Exercise reduces bowel cancer risk
Active people are one third less likely to develop bowel cancer, a new study shows.
The report draws on 20 studies looking at the link between exercise and the development of large polyps – abnormal growths of tissue that can lead to bowel cancer. It was written by scientists from Washington University School of medicine in the US, and their findings were reported in the British Journal of Cancer.
Bowel cancer and obesity
More than 41,100 people are diagnosed with bowel cancer each year in the UK, which equates to 110 cases being diagnosed each day. Globally, more than 1.36 million new cases of bowel cancer are diagnosed yearly.
As well as protecting against bowel cancer, regular exercise is also a defence against obesity. The combination exercise and a healthy diet provides the optimum protection against both conditions. Deborah Alsina, who is Chief Executive of Bowel Cancer UK, says: "Evidence also shows that the combination of taking more exercise and having a healthy diet may protect against bowel cancer, as well as weight gain and obesity, so we encourage people to do both."
Obesity is one of the most common health problems in the developed world, affecting one in four in the UK, and one in three adults in America, according to latest figures. In fact, according to the World Health Organisation (WHO) figures are increasing in the UK, with 74% of men and 64% of women likely to be overweight or obese by the year 2030, as opposed to 70% and 59% respectively in 2010. This demonstrates just how important it is to take action now to successfully avoid the risk of bowel cancer, as well as other health concerns, such as obesity. Regular exercise is the perfect tool to help you avoid these.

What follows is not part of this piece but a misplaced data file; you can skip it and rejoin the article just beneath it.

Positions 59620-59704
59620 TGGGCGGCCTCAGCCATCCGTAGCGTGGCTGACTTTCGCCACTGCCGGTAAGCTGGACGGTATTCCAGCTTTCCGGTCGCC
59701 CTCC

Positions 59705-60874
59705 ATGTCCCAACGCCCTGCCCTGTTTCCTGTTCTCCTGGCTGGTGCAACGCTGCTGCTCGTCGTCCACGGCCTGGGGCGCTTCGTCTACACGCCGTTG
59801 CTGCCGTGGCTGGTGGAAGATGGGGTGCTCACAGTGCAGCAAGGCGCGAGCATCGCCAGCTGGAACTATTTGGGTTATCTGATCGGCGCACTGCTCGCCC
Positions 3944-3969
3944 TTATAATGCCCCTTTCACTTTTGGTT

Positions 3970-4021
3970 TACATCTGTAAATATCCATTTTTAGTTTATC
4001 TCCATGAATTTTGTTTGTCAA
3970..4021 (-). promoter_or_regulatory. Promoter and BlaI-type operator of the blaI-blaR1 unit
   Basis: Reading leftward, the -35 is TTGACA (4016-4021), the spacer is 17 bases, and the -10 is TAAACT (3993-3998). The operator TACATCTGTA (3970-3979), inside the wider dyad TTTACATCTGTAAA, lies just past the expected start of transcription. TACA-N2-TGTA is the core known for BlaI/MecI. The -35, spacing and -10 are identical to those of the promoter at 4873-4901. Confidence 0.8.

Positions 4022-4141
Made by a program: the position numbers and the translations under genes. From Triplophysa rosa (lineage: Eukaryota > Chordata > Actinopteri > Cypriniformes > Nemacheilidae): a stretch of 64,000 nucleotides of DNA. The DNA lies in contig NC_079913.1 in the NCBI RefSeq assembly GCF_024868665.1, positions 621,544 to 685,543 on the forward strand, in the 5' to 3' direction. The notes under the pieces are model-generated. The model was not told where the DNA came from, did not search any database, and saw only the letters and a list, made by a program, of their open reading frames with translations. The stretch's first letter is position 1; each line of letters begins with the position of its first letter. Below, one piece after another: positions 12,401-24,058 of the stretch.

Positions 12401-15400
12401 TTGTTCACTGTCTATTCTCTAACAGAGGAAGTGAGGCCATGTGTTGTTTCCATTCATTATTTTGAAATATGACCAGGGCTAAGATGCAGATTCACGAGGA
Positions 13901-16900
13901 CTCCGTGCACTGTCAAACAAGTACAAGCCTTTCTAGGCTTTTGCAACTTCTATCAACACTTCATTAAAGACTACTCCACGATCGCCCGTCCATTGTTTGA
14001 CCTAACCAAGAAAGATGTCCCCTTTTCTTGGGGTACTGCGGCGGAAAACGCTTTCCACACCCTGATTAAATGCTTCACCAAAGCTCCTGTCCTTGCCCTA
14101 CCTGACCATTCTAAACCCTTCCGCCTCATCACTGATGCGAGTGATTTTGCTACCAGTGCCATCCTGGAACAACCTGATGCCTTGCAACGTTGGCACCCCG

How exercise can help
Medical experts recommend doing at least half an hour's moderate exercise each day, such as brisk walking, or anything that leaves you breathless. The NHS recommends that adults should partake in at least two and a half hours (150 minutes) of moderate-intensity aerobic activity each week. This can include activities such as fast-paced walking and cycling. Getting enough physical activity can help you lose weight, and maintaining a healthy weight is one of the best ways of protecting yourself against cancer. An analysis of 31 separate studies concluded that the risk of developing bowel cancer could be reduced by as much as 25% when exercising regularly.
Exercise reduces insulin levels, which reduces the risk of polyps developing. It also enhances the immune system and, because people who exercise spend more time outside, can boost vitamin D levels. Evidence found in multiple clinical studies has also shown that exercise can prevent the development of other forms of cancer, including breast and womb cancer. Exercising regularly can also reduce inflammatory and immune factors, all of which can potentially increase the risk of bowel cancer.
So, by committing some of your time to exercise each and every week you can gain a number of health benefits, including the ability to avoid the risk of numerous health issues, especially bowel cancer.